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Home » Browse » Chemistry & Physics » SMYTH, Henry DeWolf. - A General Account of the Development of Using Atomic Energy for Military Purposes Under the Auspices of the United States Government 1940–1945.
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SMYTH, Henry DeWolf.

A General Account of the Development of Using Atomic Energy for Military Purposes Under the Auspices of the United States Government 1940–1945.

Written at the request of Major General L. R. Groves United States Army. Publication authorized as of August 1945.

Published: Washington DC: War Department, 1945

Stock code: 83329

Price: £3,000

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The lithoprint edition, the earliest obtainable edition of the Smyth Report, with the ownership inscription and ink stamps of the Manhattan Project’s principal metallurgist Frank Foote (1906–1998), a member of the Physics Group headed by Enrico Fermi and one of the Project’s leading scientists, “renowned for his contribution to the Manhattan Project and to nuclear metallurgy generally” (Cahn, The Coming of Materials Science, p. 30). After the war he became Director of the Metallurgy Division at Argonne National Laboratory, where he initiated research on “highly anisotropic materials such as uranium and plutonium”, which he believed “would yield insights not obtained from studies on materials of higher symmetry, and enthusiastically supported basic research on uranium and plutonium, production of pure materials… etc.” (International Union of Crystallography obituary). Foote, a “quiet, scholarly, kind man” was a signer of the Szilard petition, which requested that President Truman not use atomic weapons against Japan, and also became a member of Atoms for Peace. The Smyth Report was the official history of the Manhattan Project, a “remarkably full and candid account” (PMM) compiled by physicist Henry DeWolf Smith at the request of Major General Leslie R. Groves. The first printing was a mimeographed version stamped “secret” on each page, and all copies save one—Smyth’s master, now held at Princeton—were destroyed. The publication history of the lithoprint version was unusually complicated (see Norman for a brief account), but some sources suggest three printings of 2,000 copies each. The third printing has a governmental printing number on the last page, but in the absence of other circumstantial evidence the first two printings are indistinguishable.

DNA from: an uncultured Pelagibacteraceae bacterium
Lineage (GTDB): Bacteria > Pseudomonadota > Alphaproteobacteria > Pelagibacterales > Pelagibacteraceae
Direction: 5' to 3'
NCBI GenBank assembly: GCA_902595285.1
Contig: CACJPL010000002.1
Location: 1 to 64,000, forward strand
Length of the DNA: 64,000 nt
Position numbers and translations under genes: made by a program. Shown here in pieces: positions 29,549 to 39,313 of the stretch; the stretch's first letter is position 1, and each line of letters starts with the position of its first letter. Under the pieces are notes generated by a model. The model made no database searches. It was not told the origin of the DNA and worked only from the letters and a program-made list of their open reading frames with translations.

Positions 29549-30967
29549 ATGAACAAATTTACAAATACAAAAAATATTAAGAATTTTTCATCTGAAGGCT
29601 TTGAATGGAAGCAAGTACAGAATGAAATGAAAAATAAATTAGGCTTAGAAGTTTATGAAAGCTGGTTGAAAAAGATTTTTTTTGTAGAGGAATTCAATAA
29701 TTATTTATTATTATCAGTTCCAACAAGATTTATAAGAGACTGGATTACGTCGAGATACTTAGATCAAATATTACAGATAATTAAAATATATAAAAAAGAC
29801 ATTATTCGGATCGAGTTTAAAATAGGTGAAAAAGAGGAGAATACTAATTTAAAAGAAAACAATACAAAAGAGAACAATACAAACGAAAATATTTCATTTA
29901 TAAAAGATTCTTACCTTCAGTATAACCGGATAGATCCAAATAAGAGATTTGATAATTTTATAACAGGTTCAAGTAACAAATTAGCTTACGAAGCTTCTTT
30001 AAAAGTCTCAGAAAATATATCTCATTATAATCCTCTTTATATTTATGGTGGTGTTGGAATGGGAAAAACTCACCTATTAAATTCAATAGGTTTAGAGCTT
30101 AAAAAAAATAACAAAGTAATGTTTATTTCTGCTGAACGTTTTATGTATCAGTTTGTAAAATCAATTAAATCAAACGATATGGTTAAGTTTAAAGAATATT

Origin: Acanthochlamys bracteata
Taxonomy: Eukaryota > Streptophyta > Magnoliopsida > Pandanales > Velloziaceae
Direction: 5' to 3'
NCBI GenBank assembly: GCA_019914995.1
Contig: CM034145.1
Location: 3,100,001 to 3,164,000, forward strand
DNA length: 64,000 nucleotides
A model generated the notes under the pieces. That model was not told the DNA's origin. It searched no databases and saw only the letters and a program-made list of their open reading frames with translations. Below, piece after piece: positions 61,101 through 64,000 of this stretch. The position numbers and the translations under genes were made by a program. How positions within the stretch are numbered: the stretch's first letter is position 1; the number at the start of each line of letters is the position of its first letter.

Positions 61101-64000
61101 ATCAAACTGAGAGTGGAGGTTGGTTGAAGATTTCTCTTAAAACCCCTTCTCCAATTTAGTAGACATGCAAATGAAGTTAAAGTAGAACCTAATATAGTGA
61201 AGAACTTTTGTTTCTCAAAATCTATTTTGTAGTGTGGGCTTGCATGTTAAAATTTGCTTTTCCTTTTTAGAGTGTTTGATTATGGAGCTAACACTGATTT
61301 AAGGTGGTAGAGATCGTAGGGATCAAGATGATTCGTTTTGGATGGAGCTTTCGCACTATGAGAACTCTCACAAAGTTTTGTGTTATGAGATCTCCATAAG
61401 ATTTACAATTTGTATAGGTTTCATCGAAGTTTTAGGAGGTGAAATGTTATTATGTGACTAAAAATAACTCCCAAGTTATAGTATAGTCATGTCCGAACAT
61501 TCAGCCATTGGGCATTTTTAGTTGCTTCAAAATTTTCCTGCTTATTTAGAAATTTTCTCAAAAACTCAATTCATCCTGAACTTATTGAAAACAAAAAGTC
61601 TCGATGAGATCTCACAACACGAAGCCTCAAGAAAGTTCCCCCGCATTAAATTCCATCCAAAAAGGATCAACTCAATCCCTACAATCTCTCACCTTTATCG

Perfect bound with staples. Original cream morocco-patterned wrappers. “Released for publication on” printed to upper wrapper. Some rubbing and spotting to wrappers, minor abrasion to upper cover, lower staple separated from cover. Excellent condition.

Bibliography: Printing and the Mind of Man 422e, Norman 1962.

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